In the Beginning

Genesis Chapter 1 begins “In the beginning.” What beginning is Genesis (Moses, if we accept the common view that Moses wrote the first five books of the Bible) speaking of? Is it the beginning of everything or the beginning of the world or the beginning of this universe?

Book of Genesis 1580
Book of Genesis 1580 (Photo credit: Frank DeFreitas)

It seems that Genesis refers to the beginning of the universe, as it goes through the creation of the firmament and the Earth:

And the earth was without form and void; and darkness was upon the face of the deep. And the Spirit of God moved upon the face of the waters.

And God said Let there be light: and there was light.

We have seen how the Big Bang created a sea of light. We have seen that the universe was empty (void) and without form for millions of years while it cooled and hydrogen and helium and eventually heavier elements formed. On its face, Genesis 1:1-3 appears to be a fairly accurate, if somewhat abbreviated, description of the Big Bang.

We have argued that one view of the string theory leads to a conclusion that there is a God and that He exists outside of this universe. Does scripture provide any support for this conclusion?

The word “heaven” or “heavens” has more than one meaning in the Bible. In one sense it means the earth and the universe around it. It is in this sense that Genesis speaks of God creating the heavens and the earth. In another sense it means the place where God lives. Consider, for example, Isaiah 66:1: “The heaven is my throne.” Acts 7:49 says the same thing, that God’s throne is in heaven. If God created this universe then this heaven must refer to some place outside of the universe, for how could God be in the heavens (this universe) before He created it?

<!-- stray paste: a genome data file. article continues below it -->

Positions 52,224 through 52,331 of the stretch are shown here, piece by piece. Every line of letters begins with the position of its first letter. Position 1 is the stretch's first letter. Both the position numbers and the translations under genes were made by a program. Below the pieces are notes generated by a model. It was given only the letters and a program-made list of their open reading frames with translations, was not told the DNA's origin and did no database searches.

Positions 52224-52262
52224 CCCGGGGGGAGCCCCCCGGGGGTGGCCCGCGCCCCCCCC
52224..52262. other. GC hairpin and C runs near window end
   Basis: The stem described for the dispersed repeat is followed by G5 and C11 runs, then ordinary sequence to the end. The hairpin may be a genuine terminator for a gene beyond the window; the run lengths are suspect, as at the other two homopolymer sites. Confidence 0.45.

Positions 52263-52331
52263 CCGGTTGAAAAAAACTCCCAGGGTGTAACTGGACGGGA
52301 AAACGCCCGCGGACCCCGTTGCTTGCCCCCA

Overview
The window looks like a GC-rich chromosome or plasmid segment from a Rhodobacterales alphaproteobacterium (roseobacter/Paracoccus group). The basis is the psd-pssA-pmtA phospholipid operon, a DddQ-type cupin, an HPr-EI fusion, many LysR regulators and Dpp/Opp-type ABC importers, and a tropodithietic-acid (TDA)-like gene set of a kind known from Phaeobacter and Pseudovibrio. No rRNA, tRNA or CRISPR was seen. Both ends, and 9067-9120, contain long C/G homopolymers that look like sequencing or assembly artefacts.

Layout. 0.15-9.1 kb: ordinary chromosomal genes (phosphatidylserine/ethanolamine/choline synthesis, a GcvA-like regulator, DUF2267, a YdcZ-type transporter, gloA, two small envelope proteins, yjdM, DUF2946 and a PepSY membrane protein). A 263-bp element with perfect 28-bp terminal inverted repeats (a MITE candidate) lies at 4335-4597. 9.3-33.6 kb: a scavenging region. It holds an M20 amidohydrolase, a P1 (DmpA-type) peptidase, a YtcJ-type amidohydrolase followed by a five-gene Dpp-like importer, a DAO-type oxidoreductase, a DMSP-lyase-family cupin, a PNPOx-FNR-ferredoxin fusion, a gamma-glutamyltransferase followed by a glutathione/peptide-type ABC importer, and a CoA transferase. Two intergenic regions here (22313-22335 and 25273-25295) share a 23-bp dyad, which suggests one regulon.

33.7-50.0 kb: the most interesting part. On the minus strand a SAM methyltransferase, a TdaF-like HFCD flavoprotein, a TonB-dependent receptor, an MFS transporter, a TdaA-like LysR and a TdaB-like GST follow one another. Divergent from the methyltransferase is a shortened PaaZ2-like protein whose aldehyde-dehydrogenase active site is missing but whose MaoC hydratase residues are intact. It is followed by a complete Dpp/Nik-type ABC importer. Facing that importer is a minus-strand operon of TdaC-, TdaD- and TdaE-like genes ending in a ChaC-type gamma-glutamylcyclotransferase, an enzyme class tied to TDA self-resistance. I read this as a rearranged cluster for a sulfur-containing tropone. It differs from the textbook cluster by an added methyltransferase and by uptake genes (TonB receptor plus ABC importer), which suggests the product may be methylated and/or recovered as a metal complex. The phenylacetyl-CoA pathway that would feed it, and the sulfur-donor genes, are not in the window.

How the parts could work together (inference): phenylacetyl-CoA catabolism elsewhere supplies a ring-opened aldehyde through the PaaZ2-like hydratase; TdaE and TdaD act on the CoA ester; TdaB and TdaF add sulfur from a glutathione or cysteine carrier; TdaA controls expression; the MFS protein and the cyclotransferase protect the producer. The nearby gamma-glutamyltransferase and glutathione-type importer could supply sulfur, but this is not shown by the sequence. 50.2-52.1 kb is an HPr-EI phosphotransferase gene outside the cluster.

The Revelation of John uses “heaven” in this latter sense. In Revelation 12:7-8, John sees a vision about a war in heaven:

And there was war in heaven: Michael [the archangel] and his angels fought against the dragon; and the dragon fought and his angels;

And prevailed not; neither was there place found any more in heaven.

And the great dragon was cast out, that old serpent, called the Devil and Satan, which deceived the whole world; he was cast out into the earth, and his angels were cast out with him.

Satan on his way to bring about the downfall o...
Satan on his way to bring about the downfall of Adam. Gustave Doré’s illustration for Paradise Lost by John Milton. Paradise Lost Book III, lines 739-742 (Photo credit: Wikipedia)

If “heaven” in these verses refers to the universe, as it does in Genesis, how could Satan be “cast out into the earth,” since the earth is part of the universe? One cannot be cast out into the same place from which he is supposedly cast. “Heaven” as used in Revelation must mean heaven in the same sense as it does in Isaiah and Acts: the place, outside of the universe, where God lives.

Scripture is consistent with the notion that the universe is not everything there is. God was outside the universe when He created it.